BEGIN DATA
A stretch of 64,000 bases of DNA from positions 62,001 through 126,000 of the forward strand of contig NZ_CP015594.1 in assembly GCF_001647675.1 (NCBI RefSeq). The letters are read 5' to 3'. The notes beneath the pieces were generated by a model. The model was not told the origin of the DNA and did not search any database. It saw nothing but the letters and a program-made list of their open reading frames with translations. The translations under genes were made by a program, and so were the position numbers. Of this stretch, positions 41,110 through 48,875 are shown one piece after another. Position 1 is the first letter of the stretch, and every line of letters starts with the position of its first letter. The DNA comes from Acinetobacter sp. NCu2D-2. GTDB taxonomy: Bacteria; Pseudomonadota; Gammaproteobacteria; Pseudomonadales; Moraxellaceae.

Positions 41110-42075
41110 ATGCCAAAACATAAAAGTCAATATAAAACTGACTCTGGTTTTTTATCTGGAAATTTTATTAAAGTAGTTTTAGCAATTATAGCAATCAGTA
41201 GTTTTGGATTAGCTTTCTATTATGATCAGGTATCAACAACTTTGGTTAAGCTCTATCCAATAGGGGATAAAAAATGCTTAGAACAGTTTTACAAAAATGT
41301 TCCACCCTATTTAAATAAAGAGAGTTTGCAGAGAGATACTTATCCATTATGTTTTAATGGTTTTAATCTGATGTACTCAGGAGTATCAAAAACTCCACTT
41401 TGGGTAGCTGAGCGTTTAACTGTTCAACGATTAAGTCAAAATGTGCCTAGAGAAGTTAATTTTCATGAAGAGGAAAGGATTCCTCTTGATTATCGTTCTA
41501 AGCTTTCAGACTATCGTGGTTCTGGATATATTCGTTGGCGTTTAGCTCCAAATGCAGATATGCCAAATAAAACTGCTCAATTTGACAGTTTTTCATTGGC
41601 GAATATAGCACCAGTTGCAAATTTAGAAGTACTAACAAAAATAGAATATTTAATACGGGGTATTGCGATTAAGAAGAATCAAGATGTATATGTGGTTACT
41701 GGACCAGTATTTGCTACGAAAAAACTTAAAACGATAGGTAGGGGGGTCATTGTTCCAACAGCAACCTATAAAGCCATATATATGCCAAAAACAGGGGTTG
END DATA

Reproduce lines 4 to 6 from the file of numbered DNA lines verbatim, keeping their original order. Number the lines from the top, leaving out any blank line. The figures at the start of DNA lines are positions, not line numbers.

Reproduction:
41201 GTTTTGGATTAGCTTTCTATTATGATCAGGTATCAACAACTTTGGTTAAGCTCTATCCAATAGGGGATAAAAAATGCTTAGAACAGTTTTACAAAAATGT
41301 TCCACCCTATTTAAATAAAGAGAGTTTGCAGAGAGATACTTATCCATTATGTTTTAATGGTTTTAATCTGATGTACTCAGGAGTATCAAAAACTCCACTT
41401 TGGGTAGCTGAGCGTTTAACTGTTCAACGATTAAGTCAAAATGTGCCTAGAGAAGTTAATTTTCATGAAGAGGAAAGGATTCCTCTTGATTATCGTTCTA